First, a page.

Deaf people who lived in the United States in the early part of the 20th century were friendless recluses, right?
That couldn't be further from the truth, though it's what Hollywood film producers and novelists would have you believe, says Ted Supalla, an American Sign Language linguist at the University of Rochester.
"Like today, deaf people partied together, drove cars, went to school," he notes. "They entertained hearing and non-hearing people alike with songs and stories."
Supalla has co-produced Charles Krauel: A Profile of a Deaf Filmmaker, the first video composed of rare film footage of get- togethers among deaf people earlier in this century. Pictured, for example, are a rousing rendition of "Yankee Doodle Dandy," performed for a standing-room-only crowd, and a moving interpretation of "The Star Spangled Banner," elegantly signed at only a moment's notice.
Other recorded performances were rendered by deaf artists using theatrical techniques for enhancing the beauty of sign language. One classic style incorporates rhythmic beats into signs similar to cheers in their simple cadence of 1-2, 1-2-3. This visual melody has virtually vanished today, remaining in only one song, the mascot cheer of Gallaudet University: "Hail to the Mighty Bisons."
The documentary also features an interview with Charles Krauel, the deaf filmmaker who recorded those events on a movie camera he purchased in 1925. Krauel and his friend Chas Yanzito shot thousands of feet of film over 50 years. A long-time resident of Chicago, he left behind the richest-known collection of films on the deaf community when he died in 1990 at age 98. His memories of the scenes depicted in the films are shared through an interpreter.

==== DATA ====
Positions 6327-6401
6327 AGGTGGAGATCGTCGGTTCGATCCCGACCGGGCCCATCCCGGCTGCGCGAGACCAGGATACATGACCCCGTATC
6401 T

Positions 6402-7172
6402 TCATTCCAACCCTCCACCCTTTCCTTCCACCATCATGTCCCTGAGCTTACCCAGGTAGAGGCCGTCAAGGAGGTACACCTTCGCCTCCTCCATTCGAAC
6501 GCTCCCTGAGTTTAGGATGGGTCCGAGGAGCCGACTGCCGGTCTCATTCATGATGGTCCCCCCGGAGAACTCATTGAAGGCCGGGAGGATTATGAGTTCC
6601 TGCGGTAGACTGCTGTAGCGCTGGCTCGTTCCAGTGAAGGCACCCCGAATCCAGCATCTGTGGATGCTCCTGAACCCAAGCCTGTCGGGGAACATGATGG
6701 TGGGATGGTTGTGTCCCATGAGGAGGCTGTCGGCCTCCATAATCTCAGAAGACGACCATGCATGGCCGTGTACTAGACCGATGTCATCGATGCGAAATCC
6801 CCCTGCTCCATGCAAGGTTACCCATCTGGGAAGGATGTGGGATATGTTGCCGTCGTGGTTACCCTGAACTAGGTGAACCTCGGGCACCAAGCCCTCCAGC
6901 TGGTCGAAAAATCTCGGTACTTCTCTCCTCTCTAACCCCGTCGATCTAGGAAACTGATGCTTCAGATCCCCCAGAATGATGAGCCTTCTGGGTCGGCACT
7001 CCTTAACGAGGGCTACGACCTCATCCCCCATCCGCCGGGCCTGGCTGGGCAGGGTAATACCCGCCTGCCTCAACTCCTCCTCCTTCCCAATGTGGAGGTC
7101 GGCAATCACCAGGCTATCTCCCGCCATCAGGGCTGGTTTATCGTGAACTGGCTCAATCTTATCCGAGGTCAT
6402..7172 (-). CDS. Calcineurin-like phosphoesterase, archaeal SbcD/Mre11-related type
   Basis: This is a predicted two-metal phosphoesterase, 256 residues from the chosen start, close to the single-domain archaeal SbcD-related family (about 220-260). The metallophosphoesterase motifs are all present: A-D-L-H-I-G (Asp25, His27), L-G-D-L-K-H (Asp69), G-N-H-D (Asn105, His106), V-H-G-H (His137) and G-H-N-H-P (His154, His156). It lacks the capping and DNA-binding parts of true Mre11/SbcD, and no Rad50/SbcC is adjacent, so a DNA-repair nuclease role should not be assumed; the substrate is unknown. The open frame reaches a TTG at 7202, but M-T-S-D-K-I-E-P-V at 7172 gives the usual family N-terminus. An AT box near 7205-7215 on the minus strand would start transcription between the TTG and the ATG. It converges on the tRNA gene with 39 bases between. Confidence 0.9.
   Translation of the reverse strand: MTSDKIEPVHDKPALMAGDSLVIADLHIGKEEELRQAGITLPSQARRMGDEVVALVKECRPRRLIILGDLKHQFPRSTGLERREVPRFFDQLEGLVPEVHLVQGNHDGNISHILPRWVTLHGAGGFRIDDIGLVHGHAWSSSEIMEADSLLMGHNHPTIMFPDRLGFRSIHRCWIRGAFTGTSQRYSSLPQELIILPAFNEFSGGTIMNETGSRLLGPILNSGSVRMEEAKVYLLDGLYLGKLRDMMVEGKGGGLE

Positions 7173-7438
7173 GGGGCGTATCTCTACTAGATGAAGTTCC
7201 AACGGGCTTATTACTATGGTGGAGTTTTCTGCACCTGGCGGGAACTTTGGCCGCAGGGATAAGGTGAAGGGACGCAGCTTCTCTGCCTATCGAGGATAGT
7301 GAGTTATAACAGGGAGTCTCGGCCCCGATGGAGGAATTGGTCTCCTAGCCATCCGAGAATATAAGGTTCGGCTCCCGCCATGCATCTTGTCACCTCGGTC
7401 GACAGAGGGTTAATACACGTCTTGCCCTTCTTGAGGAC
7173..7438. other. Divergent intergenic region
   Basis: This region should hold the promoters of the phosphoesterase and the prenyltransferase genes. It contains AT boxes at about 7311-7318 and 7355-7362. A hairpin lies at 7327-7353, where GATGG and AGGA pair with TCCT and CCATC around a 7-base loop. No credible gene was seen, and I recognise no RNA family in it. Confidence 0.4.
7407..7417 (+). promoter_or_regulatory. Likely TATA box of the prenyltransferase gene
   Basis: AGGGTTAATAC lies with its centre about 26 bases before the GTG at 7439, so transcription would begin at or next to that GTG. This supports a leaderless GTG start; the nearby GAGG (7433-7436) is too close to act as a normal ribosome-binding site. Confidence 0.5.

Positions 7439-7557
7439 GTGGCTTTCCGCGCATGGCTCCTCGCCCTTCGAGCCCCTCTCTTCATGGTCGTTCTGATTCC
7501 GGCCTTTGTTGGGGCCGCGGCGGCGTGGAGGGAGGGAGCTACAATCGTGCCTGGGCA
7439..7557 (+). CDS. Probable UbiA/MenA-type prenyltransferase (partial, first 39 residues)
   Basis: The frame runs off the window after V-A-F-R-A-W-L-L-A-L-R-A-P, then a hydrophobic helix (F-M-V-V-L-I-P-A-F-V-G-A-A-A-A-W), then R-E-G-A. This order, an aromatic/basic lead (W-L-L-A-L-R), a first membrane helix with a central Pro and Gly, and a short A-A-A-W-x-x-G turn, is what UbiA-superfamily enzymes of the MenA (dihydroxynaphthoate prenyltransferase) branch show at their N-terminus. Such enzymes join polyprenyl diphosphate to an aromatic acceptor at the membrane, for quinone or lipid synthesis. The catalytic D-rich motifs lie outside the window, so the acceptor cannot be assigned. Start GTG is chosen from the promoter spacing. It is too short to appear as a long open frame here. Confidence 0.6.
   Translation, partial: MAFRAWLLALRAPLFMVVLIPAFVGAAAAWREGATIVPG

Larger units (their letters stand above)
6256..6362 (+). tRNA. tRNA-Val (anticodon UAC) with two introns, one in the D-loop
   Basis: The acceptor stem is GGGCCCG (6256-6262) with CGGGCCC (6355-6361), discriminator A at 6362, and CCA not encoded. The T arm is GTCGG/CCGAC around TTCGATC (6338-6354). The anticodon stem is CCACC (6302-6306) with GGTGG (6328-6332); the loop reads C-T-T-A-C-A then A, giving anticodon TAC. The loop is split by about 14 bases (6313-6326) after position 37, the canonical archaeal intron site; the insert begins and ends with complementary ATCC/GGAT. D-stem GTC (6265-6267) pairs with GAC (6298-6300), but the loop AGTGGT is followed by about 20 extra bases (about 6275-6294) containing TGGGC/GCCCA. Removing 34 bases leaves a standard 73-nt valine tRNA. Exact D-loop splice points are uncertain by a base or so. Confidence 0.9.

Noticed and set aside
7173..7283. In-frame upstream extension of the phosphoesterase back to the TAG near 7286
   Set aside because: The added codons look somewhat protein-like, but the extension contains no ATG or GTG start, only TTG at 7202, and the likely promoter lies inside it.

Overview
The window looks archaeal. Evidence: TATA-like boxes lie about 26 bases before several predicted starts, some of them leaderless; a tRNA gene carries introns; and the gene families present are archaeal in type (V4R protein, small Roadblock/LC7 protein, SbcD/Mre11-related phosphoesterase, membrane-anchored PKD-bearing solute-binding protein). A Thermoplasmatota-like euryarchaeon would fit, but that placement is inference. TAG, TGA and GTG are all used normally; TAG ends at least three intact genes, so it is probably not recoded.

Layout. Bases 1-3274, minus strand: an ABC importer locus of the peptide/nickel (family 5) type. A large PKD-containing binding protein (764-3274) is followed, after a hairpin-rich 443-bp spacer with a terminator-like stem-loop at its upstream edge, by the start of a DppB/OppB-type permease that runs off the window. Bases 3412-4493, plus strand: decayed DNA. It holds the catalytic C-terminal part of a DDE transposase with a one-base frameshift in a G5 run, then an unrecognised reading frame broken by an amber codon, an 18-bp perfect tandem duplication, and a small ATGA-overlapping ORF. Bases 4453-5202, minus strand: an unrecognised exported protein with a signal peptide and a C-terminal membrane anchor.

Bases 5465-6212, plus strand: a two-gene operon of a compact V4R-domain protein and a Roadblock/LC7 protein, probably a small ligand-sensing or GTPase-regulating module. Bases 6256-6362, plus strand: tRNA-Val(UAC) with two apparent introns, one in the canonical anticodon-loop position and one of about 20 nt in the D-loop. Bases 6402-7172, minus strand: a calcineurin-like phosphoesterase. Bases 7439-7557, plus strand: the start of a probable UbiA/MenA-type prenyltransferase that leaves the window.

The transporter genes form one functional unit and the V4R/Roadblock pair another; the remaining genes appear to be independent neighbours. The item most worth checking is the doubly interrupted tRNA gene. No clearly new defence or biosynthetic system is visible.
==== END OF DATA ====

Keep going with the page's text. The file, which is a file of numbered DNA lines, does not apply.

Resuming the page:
"What Krauel did is amazing," Supalla says. "By simply recording casual get-togethers and other events, he preserved half a century of deaf history for future generations to see. Without these films, a huge chunk of American history would be missing."
The video not only dispels popular myths about deaf people but documents the evolution of ASL. Footage shows people using signs that are no longer in use -- an exciting prospect for researchers who examine how and why the language changes. The films also allow researchers to study literary forms in use at the time, such as storytelling traditions.
Supalla met Krauel in Illinois in the early 1980s through a friend who remembered Krauel filming events when she was a small child. For Supalla, whose original aspiration was to be a filmmaker, it was an inspirational meeting. Like Steven Spielberg, who has launched a film and archive project to preserve the experiences of Holocaust victims, Supalla hopes to document the history of the deaf experience in the United States.
"There might be more home movies out there, in garages and attics, that people think are worthless. But these movies tell the story of the American deaf community in a way that's never been told until now," he said. "I hope as word gets out, people who find these will contact me."
Charles Krauel: A Profile of a Deaf Filmmaker is available from DawnSignPress, 9080 Activity Road, Suite A, San Diego, CA 92126. Cost is $29.95 plus shipping and handling. Quantity discounts are available. A guide to the documentary, which includes a transcription of the interview along with cultural notes, will be published in the spring.